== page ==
Saturday, March 8, 2008

Fifty piping hot years of Indian Coffee House

If you nip a cup of hot java at the Indian Coffee House, you lend to the
cause of the workings class. The popular eating house chain, tally by workers’
cooperatives, Marks its aureate jubilee this
year. There are about 70 Indian
Coffee Houses in Kerala that dish out idli, dosa, vada, biryani and of course
coffee among other things. But since the concatenation have subdivisions all over India, the
fare changes from part to
region. You can be certain of
tasty, clean and reasonably priced menu at the Indian Coffee House. The Kerala
branches work under two workers’ societies, one based at Thrissur and
the other in Kannur. “We
serve 10,000 afternoon repasts a twenty-four hours and 25,000 people visit our 17 outlets
daily,” said I Volt Sivaraman, president of the Kannur-based Indian Coffee
Board Workers’ Cooperative Society. The all-India subdivisions are under their
respective regional societies, most of which are affiliated to the All India
Coffee Workers’ Cooperative Societies’
Federation. The societies in Kerala
were put up in 1958 and are celebrating their aureate jubilee this year. It was a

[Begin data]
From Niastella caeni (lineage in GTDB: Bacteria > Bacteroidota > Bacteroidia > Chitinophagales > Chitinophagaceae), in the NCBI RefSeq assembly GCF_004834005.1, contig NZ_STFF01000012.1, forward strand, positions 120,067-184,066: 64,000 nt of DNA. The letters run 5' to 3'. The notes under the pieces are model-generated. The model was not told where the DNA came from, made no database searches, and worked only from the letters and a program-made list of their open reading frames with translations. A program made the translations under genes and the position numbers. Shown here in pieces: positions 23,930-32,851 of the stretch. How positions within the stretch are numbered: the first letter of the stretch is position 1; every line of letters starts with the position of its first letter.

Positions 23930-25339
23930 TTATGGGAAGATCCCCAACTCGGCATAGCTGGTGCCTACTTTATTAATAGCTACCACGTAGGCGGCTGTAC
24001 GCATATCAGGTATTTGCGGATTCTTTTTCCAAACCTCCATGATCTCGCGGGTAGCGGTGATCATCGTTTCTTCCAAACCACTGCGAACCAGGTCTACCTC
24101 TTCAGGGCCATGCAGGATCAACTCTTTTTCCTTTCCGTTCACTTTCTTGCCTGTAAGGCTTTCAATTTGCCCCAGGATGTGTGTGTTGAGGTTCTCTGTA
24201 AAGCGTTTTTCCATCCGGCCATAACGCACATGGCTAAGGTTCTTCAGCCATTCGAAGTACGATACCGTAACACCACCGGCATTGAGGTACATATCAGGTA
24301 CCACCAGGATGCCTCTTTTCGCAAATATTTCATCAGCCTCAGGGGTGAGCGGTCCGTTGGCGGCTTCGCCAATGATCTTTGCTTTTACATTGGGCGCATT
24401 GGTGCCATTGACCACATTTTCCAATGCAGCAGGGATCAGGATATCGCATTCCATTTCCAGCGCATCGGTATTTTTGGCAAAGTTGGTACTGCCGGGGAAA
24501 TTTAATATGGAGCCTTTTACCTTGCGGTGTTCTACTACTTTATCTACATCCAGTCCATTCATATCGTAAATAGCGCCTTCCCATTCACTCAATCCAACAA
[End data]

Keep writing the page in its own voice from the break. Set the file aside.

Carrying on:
year earlier in 1957 that the java houses came to be owned by workers. The
Coffee Board, which was running these restaurants, decided to fold them and
retrench the
workers. Witnessing the plight
of workers, Communist Party of India-Marxist (CPI-M) leader A Kelvin Gopalan, the
first leader of the resistance in the Indian parliament, organised them and
founded the Indian Coffee Board Workers’ Cooperative Society. The first
society was put up in Bangalore on August 19,
1957. “Now, there are 11
Indian Coffee Board Workers’ Societies in the state and they have got more
than 300 restaurants. There are also three societies which are not affiliated to
the all-India federation,” states Sivaraman, who is also proxy president of
the federation. “The
society is truly a workers’ cooperative. The president is elected from
among the workers. Any worker can contend the polls. The society is run by a
board of directors, with workers as members,” said V. Sasidharan Nair,
president of the Thrissur-based workers’ cooperative
society. “We have got 52
restaurants across Kerala. Last twelvemonth the turnover rate was Rs 340 million. The
society is a non-profit organisation. As a workers’ venture the profit
will travel as benefits to them,” helium added. The java houses vouch that their
aim is to supply quality nutrient at a low
cost. “You cognize how the
price of provisions, especially rice, went up here. We did not tramp the prices
proportionately,” said
Sivaraman. The Kannur society
clocked a Rs 130-million turnover rate last fiscal year. However, the net income was
only Rs 115,000. “This shows that we are not for profiteering. As a
workers’ cooperative, we give all the benefits to our workers, just like
in a authorities service,” states Sivaraman.

No comments: